Yes. Predating all of that, there’s a fabulous woman that will come and speak at Coming Back Out Ball. She was a champion shearer, and she lived her life out as a lesbian for a long, long time, so even pre-dating eighties sort of history. She will be at the ball and she wanted to shear a sheep for us! We can’t achieve that for her, but she will definitely be at the ball and she’ll be talking about her experiences as well.
But I think what the issue is – or what a consideration of this is – is that people are not taking these oral stories down. You look at things like Holocaust history and there are a lot of oral histories being recorded. As part of the night, there will be vox pops moments, and people will get up and tell parts of their stories. I think that will help in terms of making the people that have the stories feel like there’s an interest, but also we’ll also be able to capture these stories.
Why do you think that is?
Maybe it’s because there are no groups that are coming out and meeting en masse just to talk to people. I’ve done a little bit of work with Living Positive and they have the speaker’s bureau where people living with HIV go and speak about HIV to groups. You know, there aren’t necessarily those groups available because it’s such a disparate sort of group of people that have moved into nursing homes, or who are still in their homes but are finding it hard to get out.
That isolation would be incredibly difficult as well.
Yes. We’ve just spoken to Uber and they’ll come on board to help us get our guests over sixty-five home. So, when they’re leaving around ten o’clock at night, they won’t need to worry about public transport or the cost of a cab.
Are there any other corporate sponsors of the event that have surprised you by coming to the floor?
There’s a couple that are still kind of under wraps a bit because we’re still trying to work them through. But everyone that we’ve spoken to – we originally started with All The Queen’s Men, and we went to the City of Melbourne to talk to them about it – they’ve since taken it on as one of their major events. I feel like everybody that we’ve spoken with has come on with generosity and absolute interest in what we’re trying to achieve, but also in an acknowledgement that this group of people do need support and do need to be visible.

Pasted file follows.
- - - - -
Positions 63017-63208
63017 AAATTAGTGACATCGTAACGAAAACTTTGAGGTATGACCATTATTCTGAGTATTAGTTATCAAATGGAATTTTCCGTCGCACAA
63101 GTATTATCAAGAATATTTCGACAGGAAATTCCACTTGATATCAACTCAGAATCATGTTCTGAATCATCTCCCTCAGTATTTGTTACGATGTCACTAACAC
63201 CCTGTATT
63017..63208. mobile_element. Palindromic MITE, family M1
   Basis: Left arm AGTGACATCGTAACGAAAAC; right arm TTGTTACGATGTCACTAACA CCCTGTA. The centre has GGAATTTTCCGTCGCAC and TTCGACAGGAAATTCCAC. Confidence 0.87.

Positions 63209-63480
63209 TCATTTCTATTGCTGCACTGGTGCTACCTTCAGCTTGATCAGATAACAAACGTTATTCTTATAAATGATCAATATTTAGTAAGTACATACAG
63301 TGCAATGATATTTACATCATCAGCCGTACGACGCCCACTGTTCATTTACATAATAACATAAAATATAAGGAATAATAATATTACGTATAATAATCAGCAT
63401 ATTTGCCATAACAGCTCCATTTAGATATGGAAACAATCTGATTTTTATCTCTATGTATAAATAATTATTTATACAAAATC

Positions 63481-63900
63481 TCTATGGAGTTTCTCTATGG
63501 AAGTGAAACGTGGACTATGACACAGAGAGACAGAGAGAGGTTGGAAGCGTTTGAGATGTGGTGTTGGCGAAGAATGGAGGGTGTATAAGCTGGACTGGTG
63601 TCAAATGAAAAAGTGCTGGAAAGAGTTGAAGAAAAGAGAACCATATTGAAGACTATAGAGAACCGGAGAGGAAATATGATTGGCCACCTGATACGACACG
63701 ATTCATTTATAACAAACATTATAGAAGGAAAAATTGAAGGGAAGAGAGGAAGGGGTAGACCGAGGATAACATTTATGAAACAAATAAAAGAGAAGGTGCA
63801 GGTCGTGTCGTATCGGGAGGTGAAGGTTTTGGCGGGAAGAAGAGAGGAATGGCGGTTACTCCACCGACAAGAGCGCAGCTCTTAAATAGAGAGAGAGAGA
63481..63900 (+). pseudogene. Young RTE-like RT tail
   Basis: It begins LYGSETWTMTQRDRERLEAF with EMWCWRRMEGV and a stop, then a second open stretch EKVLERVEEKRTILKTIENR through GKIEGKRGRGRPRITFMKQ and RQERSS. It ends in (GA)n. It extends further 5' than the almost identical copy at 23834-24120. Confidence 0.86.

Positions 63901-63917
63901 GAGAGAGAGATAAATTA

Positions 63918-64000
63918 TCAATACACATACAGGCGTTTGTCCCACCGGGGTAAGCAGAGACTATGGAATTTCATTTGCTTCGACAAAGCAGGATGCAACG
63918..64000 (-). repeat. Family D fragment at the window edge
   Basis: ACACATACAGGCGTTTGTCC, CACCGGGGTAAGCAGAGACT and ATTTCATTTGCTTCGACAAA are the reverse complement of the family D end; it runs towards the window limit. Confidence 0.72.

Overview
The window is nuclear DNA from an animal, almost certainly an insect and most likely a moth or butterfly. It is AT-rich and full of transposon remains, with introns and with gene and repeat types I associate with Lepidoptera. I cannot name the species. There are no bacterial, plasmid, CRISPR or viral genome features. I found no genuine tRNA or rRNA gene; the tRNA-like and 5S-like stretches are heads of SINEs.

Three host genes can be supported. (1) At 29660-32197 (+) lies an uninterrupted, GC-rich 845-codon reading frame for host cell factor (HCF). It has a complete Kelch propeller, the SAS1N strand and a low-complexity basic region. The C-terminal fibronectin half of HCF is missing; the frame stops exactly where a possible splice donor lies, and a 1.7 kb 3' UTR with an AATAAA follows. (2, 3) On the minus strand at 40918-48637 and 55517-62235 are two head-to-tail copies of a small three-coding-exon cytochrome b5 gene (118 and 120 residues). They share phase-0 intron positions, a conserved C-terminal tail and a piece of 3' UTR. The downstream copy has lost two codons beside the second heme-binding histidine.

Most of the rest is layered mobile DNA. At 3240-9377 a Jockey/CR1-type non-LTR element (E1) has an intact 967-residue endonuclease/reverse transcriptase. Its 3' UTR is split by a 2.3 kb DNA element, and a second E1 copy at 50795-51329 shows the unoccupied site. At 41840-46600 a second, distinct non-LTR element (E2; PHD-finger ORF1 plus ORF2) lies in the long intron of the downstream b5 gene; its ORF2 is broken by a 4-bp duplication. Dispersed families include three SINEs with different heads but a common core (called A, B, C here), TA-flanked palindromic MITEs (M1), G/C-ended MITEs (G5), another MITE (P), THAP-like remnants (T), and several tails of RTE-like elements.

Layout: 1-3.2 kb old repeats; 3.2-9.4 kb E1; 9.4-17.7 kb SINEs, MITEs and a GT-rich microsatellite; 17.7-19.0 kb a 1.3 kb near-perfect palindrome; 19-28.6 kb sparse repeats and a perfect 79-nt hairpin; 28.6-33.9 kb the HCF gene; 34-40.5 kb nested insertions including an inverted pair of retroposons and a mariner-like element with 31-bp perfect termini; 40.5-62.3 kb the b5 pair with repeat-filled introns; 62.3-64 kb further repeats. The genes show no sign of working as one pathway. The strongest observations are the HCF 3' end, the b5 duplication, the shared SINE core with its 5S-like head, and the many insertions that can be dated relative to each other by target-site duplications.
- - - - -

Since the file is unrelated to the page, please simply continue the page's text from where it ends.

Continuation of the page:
Corporate stuff aside, the over sixty-fives don’t have to pay. It’s a three-course meal; it’s an entertaining night. The state government, the City of Melbourne and all our other sponsors have come on board to essentially take the food and beverage bill off us.
Is there anything else you want to touch upon today?
There will be some poignant moments, but it’s a celebration of this group of people. It’s about understanding the experiences of people going into nursing homes. Some of them have to go back into the closet and deny what they’ve lived their entire lives just to feel safe within a nursing home context. I understand the Uniting Church has just done a whole lot of work on trying to make nursing homes safer spaces. We have real instances of people having to go back into the closet because they don’t feel safe where they’ve been allocated. That’s a major concern.
It’s horrible to think about that.
Yes, it has a far-reaching social impact. But I think it’s about having fun and really acknowledging these findings. Marriage equality comes into it still.
The elephant in the room.
Yes. That’s not the major focus of the ball, but it’s certainly one of the components.
But I think the biggest thing is that it’s a party; there is a serious reason for the party. There will be some really poignant moments, but it’s also not dumbing it down. It’s not putting on, for want of a better term, an “old folks” show, because sixty-five is not that old.
That’s what we’re classifying as being an elder because that’s just legally what it is. But a lot of our guests will be in their eighties. They’ll be greeted and looked after the entire night. We have a volunteer base of about forty people that will come on board. We don’t want anyone to be a wallflower. So, if there are people sitting by themselves, there’ll be hosts just to talk to people; or, if someone needs a bit more physical help somewhere, they’ll be available. These forty volunteers are all vetted, and all inducted for the evening to be there on hand just to help people and talk to people, and make everyone feel welcome.
I think the biggest thing is that the underlying issue is really serious, but it’s a fun night to acknowledge and honour the LGBTI elders that have fought and advocated and lived their lives, and need to be seen.
The Coming Back Out Ball takes place at Melbourne Town Hall on the 7th October for more info click here